Dr. Banavar Sridhar was invited by the International Conference on Research in Air Transportation (ICRAT) to present a tutorial on “Air Traffic Metrics to Quantify Disruption from Natural (Weather) and Man-made (Cyber) Causes” at the conference on June 27, 2018. The tutorial described research in the development of air traffic metrics to guide responses to weather and explores the development of metrics needed to model and mitigate man-made events. This research led to the development of Weather Impacted Traffic Index (WITI) as a regular metric computed daily by the Federal Aviation Administration (FAA). The conference was held in the Universitat Politècnica de Catalunya (UPC), Castelldefels, Spain. (POC: Banavar Sridhar)

ATD-2 implements prototype TFDM Terminal Publication (TTP) feed
July 18, 2018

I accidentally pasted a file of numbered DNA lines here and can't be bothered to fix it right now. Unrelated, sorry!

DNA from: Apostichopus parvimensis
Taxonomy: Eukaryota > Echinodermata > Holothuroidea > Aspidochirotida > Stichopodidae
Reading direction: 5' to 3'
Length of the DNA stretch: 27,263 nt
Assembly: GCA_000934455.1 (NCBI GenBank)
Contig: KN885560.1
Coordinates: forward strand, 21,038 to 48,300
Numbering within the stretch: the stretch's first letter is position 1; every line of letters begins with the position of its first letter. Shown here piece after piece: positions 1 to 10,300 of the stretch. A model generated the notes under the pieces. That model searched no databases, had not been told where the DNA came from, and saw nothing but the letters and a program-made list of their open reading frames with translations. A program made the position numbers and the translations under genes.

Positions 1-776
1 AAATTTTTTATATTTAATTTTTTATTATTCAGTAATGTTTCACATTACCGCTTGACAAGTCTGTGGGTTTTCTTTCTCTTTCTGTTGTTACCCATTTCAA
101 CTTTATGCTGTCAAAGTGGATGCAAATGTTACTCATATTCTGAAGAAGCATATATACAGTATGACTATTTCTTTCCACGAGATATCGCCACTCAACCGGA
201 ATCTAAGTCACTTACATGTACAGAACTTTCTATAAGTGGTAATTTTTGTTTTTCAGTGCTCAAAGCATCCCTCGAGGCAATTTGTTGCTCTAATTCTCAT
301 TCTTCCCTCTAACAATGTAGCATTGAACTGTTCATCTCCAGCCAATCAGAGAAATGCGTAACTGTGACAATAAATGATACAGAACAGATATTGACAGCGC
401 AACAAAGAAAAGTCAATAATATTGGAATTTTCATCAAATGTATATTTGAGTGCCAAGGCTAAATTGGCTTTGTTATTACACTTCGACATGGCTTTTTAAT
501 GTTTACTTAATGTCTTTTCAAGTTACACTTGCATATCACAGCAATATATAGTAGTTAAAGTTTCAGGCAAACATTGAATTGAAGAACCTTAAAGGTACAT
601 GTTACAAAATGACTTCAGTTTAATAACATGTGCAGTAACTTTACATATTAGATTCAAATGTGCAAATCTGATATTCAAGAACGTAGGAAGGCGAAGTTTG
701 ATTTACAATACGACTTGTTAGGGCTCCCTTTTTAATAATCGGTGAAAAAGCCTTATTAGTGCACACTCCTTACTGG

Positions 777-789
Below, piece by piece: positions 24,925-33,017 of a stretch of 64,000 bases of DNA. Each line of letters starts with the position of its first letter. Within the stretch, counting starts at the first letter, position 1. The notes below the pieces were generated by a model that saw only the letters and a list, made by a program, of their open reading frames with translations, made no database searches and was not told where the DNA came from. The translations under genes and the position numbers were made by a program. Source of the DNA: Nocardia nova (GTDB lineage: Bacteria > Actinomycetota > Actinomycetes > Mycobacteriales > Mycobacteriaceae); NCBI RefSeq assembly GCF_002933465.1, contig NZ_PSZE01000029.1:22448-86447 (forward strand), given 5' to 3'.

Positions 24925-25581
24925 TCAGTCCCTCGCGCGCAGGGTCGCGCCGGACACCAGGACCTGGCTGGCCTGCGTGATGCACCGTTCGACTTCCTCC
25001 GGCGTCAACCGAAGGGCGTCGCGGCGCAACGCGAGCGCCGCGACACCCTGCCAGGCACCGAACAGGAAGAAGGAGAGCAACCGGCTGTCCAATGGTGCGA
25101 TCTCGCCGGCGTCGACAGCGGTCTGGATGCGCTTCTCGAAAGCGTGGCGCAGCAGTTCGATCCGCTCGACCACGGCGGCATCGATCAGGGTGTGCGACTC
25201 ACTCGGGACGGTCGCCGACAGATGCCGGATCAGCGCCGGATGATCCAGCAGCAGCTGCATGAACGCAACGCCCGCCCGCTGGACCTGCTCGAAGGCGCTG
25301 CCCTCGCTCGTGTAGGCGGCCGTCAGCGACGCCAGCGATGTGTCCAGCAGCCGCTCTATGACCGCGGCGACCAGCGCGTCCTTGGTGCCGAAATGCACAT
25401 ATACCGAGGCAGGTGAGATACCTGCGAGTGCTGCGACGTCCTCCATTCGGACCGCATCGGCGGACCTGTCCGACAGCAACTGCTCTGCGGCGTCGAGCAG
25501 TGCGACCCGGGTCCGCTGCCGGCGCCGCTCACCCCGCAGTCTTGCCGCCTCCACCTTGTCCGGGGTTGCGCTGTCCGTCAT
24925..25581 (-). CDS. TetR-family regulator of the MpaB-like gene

NASA and the Federal Aviation Administration (FAA) collaborated to provide a prototype Terminal Flight Data Management (TFDM) Terminal Publication (TTP) feed via the System-Wide Information Management (SWIM) Research and Development (R&D) network as part of the Airspace Technology Demonstration 2 (ATD-2) Field Demonstration. The primary functionality of the TTP service is to distribute airport flight and flow data from the surface system to National Airspace System (NAS) consumers. This includes information pertinent to enabling surface metering, overhead stream scheduling and knowledge about airport configuration and resource utilization. TTP transmits data to the consumers through the NAS Enterprise Messaging Service (NEMS) using the publish-subscribe (pub-sub) Message Exchange Pattern (MEP). The ATD-2 implementation of TTP is based on TFDM specifications, incorporating requirements from both Build 1 and Build 2. Several consumers have expressed interest in TTP thus far and have begun the onboarding process. ATD-2 is currently publishing data for Charlotte Douglas International Airport (CLT) and will soon add Dallas/Fort Worth (DFW) airport. NASA is hopeful that early availability of TTP will help foster an environment of innovation to utilize this new information. (POC: Al Capps)